Published Jan 4, 2019

T.D. Holub shares his thoughts on three tricky vegetable crops

By Tamsyn Jones

T.D. Holub and his wife, Sarah, raise vegetables, eggs and pastured broiler chickens on 10 acres at Garden Oasis Farm, near Coggon, Iowa. T.D. will co-lead a session on cauliflower production at Practical Farmers of Iowa’s 2019 annual conference, “Cultivating Connections,” Jan. 17-19, in Ames.

The cauliflower session is one of three offered at the conference focused on crops that present some unique challenges to Iowa’s vegetable growers, including cauliflower, eggplant and storage onions. In this guest post, T.D. shares details about his experience with these crops.

T.D. HolubEggplant: In general for my farm, storage onions and cauliflower tend to be a little bit trickier than eggplant. While eggplant still has its struggle points, in most cases it does well for me. With that being said, in 2018 I experimented with planting some eggplant in a high tunnel as well as out in the field. My result was a very nice, high-quality product in the high tunnel plants with little to no blemishes. However, the overall yield was not as good as the outdoor ones. Many factors influenced this, but mostly it was because I didn’t take the time to trellis the eggplant more than once, which led to the plants sprawling out on the ground.

Next season, I will be more diligent in trellising, and my hopes are to produce half my eggplant for co-op sales from my high tunnel. The outdoor crops of eggplant always have high yields, but many times there are blemishes, bug holes and scabbing. This gets worse as the summer progresses, but we do little management other than mulching around them and occasionally treating for flea beetles or Japanese beetles as necessary. I believe most of my struggles are related to the plants getting too heavy and falling on the ground. This leads to the fruits resting on the ground and especially in wet years this has caused trouble.

Cauliflower: For cauliflower, I think the biggest issue is weather and pest pressure. Many times, multiple bugs can get into cauliflower when the heads are getting large enough for sale. This is easy for them to do because cauliflower has tons of places for bugs to hide. I find that, in the spring, my most effective strategy is to plant a fast-maturing variety that has some heat tolerance. For me, this one is usually Snow Crown. We aim to harvest our first round of cauliflower in mid-June, but [in 2018], that was delayed to July.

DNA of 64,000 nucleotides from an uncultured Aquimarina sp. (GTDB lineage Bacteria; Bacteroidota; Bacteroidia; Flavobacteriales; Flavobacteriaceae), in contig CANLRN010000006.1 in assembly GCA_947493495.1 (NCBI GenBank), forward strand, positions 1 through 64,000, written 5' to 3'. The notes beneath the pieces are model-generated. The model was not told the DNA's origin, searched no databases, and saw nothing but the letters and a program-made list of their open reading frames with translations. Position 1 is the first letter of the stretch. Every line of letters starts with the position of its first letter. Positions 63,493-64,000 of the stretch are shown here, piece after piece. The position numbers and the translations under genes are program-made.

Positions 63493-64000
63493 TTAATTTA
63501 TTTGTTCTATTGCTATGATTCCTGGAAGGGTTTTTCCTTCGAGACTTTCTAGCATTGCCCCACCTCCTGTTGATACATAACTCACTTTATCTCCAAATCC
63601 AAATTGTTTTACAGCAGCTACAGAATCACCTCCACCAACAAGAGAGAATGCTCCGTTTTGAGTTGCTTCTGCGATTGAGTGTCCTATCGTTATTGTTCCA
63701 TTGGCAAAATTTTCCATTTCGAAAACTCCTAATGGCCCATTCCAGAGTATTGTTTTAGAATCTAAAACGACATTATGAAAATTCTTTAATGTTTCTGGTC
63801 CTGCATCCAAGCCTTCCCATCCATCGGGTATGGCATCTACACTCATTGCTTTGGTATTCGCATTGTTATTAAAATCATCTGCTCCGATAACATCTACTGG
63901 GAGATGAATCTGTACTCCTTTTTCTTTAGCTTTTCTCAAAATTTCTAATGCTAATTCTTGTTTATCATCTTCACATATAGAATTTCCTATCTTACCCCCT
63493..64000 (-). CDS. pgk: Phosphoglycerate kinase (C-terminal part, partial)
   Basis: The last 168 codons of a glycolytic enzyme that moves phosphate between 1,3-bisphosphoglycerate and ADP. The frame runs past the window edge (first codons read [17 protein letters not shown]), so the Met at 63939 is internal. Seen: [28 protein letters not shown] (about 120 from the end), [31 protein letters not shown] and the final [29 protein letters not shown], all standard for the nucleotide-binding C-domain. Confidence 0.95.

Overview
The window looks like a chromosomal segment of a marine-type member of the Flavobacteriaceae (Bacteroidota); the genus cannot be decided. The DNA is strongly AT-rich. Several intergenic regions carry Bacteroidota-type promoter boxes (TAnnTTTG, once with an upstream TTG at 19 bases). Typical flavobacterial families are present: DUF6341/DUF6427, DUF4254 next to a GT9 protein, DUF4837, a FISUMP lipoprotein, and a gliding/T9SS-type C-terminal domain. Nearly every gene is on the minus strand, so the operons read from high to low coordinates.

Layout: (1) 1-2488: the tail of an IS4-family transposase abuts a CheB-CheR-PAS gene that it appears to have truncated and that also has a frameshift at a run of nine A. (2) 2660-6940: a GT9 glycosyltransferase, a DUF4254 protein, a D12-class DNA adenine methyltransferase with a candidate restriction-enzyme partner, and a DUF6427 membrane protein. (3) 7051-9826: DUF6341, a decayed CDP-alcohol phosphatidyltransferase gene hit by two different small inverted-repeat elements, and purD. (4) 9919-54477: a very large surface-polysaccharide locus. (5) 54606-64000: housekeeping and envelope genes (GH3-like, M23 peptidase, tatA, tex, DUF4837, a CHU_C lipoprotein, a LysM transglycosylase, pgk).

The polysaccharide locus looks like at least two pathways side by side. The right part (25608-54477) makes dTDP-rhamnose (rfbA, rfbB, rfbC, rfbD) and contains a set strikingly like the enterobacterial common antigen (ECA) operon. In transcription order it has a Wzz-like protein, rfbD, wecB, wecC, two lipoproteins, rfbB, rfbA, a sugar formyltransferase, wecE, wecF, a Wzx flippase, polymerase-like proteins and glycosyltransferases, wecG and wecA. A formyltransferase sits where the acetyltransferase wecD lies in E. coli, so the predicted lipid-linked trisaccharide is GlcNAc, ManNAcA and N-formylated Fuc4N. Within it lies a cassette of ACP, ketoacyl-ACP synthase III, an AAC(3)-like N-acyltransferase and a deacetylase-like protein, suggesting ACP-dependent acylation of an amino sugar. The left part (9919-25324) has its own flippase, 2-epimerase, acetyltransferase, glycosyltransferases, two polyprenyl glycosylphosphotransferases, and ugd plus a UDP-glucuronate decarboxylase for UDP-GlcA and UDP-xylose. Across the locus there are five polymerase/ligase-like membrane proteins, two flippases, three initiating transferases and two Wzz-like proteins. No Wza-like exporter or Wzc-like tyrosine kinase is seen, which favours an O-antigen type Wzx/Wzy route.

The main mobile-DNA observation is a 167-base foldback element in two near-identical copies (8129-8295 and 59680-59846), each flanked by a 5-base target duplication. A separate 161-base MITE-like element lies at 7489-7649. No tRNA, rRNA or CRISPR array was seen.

Normally, when I get it out in the June time frame, we have little pest pressure. A couple of years ago I tried to grow cauliflower all summer, but found it to be difficult. The main issue I was facing was the wrapping leaves would open and expose the head to excess heat. Coupled with above-average moisture and humidity that season, many heads would go bad in the field. I just find that with our climate, cauliflower all summer doesn’t work for me.

Even though I chose varieties with a high heat tolerance, it didn’t seem to matter. For that reason, I have mainly just focused on spring plantings, and then a larger fall planting of white, purple and romanesco cauliflowers. If planted at the right time, fall cauliflower can be some of the best things we grow on the farm. The bug pressure goes down, and most of all, the heat is less, which allows you to let the heads mature for a longer period of time.

Storage Onions: I don’t really have much on onions. I have struggled every year with them, whether it be a variety that didn’t do well or the whole crop, like [the 2018] season. Until [the 2018] season, I would always let onions dry in a open shed on hay racks. This was effective but not ideal for many reasons. [During the 2018] season, we cured a good portion of our onions in a high tunnel with good results.

My plan for 2019 is to start all of my onions, leeks and shallots from seed and set out as transplants rather than purchasing from Dixondale, as I have in the past. My hope is that by planting a more robust, fresh transplant, I will get them off to a better start in the field, thus allowing me to tine-weed more effectively. My hope is that by controlling the weeds and opening up airflow better than I have in the past, the onions will mature more efficiently. Once ready, I will cure them in the tunnel and see if that leads to a longer storage life.

Learn more about these three crops — and other vegetable production issues — at the conference!